Greenspoon Marder founders Michael Marder and Gerald Greenspoon From left to right, Greenspoon Marder founders Michael Marder and Gerald Greenspoon.

Greenspoon Marder capped off its third straight year of double-digit revenue growth as the firm continues to expand rapidly nationwide.

The firm posted a 13 percent increase in gross revenue in 2018, from $134.7 million to $152.2 million. Greenspoon Marder’s head count also grew by double-digits—14 percent—bringing the total lawyer headcount from 203 to 232.

“So we’ve continued along the path that we’ve essentially been on,” said Michael Marder, co-founder of Greenspoon Marder.

Marder said the firm’s growth strategy last year hinged on geography, as Greenspoon Marder looks to become a truly national firm. To that end, the firm opened a Los Angeles office with six attorneys in April. The office doubled in head count by the end of the year, and Marder said the firm is buying up a second floor of its office building for further expansion.

Marder sees a synergy between the medical cannabis market and the health care practice that was a centerpiece of the firm’s early strategy. Last year the firm acquired a federal marijuana lobbying firm, The Liaison Group. An expansion in California is another step toward boosting the practice, which provides less than 3 percent of the firm’s total revenues, according to Marder.

“California is one of the epicenters we believe of a burgeoning cannabis market,” he said. “Cannabis is going to be a multibillion market and we like to be ahead of things, not behind things.”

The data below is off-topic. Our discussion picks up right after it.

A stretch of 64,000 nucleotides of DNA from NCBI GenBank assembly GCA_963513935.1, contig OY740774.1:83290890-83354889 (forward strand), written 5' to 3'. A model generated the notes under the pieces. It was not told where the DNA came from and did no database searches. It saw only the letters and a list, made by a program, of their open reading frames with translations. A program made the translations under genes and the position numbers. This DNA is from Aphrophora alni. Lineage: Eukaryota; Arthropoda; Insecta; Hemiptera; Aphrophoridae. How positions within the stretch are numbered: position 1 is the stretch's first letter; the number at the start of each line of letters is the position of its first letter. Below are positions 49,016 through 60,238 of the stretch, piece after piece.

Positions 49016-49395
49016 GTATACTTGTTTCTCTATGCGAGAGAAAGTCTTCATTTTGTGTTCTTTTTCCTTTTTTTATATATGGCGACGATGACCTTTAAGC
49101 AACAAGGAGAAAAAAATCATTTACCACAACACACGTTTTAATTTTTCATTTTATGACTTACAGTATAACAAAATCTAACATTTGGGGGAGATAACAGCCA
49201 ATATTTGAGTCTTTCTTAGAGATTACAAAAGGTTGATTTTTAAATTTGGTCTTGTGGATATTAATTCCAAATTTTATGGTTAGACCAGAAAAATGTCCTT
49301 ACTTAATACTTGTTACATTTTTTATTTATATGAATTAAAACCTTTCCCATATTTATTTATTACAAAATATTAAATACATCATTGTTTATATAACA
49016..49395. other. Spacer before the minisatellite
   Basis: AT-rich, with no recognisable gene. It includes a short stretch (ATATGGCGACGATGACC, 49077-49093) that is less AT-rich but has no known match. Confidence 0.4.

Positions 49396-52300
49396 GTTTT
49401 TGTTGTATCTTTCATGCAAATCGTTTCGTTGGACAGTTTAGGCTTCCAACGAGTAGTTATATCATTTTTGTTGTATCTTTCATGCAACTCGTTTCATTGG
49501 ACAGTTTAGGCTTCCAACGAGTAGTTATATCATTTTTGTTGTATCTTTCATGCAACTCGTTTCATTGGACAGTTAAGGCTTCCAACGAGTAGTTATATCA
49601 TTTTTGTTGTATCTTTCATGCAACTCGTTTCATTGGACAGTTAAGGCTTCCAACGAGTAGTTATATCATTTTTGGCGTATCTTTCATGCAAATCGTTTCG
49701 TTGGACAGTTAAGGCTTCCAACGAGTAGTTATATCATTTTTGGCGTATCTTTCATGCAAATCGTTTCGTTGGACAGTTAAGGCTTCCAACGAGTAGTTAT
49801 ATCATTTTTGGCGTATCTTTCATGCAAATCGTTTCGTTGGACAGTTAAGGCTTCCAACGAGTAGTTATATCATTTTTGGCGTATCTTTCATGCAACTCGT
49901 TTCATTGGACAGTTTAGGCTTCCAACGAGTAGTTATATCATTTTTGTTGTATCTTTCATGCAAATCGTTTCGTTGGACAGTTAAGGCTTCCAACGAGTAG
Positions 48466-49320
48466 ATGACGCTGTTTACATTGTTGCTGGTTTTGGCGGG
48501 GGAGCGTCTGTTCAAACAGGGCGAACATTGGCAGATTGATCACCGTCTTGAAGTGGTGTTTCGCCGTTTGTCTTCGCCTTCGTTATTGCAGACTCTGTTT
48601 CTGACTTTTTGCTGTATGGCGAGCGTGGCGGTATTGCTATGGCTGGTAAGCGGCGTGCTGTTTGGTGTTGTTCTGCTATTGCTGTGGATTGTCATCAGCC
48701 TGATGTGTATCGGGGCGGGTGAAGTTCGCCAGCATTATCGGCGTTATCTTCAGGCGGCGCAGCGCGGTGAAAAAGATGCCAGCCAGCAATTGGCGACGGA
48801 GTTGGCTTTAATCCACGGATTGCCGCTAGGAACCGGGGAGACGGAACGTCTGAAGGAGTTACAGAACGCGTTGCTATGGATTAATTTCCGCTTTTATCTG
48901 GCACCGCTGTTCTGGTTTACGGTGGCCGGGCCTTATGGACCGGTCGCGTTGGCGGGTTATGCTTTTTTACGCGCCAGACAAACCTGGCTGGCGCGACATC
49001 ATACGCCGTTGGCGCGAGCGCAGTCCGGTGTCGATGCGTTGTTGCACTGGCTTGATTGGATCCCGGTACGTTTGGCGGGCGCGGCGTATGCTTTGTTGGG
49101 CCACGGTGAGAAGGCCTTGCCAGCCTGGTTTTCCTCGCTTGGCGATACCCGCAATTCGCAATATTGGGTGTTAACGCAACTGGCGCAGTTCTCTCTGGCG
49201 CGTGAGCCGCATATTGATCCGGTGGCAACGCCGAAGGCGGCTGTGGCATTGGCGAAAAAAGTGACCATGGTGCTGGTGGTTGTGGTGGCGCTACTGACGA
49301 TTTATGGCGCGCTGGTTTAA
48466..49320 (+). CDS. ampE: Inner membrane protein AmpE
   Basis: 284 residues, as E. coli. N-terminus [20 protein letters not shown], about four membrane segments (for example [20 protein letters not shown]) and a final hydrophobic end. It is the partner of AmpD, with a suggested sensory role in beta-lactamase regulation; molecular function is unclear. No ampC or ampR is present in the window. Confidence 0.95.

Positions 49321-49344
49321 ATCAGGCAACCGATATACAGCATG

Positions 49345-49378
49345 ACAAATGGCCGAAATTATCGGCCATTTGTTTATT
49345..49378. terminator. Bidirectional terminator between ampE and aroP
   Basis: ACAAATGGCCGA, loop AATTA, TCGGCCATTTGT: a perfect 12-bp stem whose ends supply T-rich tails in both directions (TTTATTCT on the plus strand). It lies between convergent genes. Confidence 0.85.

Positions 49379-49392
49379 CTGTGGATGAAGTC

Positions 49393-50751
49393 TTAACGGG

Greenspoon Marder financials chartGreenspoon Marder also targeted New York, where it added 11 attorneys, and Miami, where it hired four. And so far this year, the firm has added more than 12 additional attorneys. Marder said the lateral strategy will continue to be aggressive this year, though he said he doesn’t have a specific number in mind.

“We look at opportunities as they arise. We do expect to be continued growth as we fill out our offices in New York and Los Angeles,” among others, he said.

In keeping with the expansion and growth, Greenspoon Marder recently hired a chief diversity officer, Myrna Maysonet. In an interview with the Daily Business Review, Maysonet acknowledged the role’s necessity to the growing firm. ”Clients want to see more diversity,” she said. “Clients demand to see diversity policy, our religious tolerance policy, etc.”

Meanwhile, explosive growth has become the norm for Greenspoon Marder, a firm that had been confined to Florida from its founding in 1981 until relatively recently.

In 2012, Greenspoon Marder hired ex-Dewey & LeBoeuf chief financial officer Joel Sanders as CFO to the firm. Sanders was convicted in 2017 on felony charges related to a scheme to defraud Dewey’s lenders and investors before the firm’s 2012 collapse. But at the time of the hire, Marder told the Daily Business Review that he “thought [Sanders] could teach us some things.”

Since then the firm has rapidly transformed itself from a Florida firm to a national firm. In 2012,  it had nine offices—all in Florida—less than half the number of offices it has now. It also had 100 fewer attorneys (133) than it has now and its revenue was only $87.5 million.

Last year, Sanders was jailed briefly for failing to pay a $1 million fine stemming from his conviction in the Dewey case but was released after Greenspoon Marder paid the $1 million fine for him.

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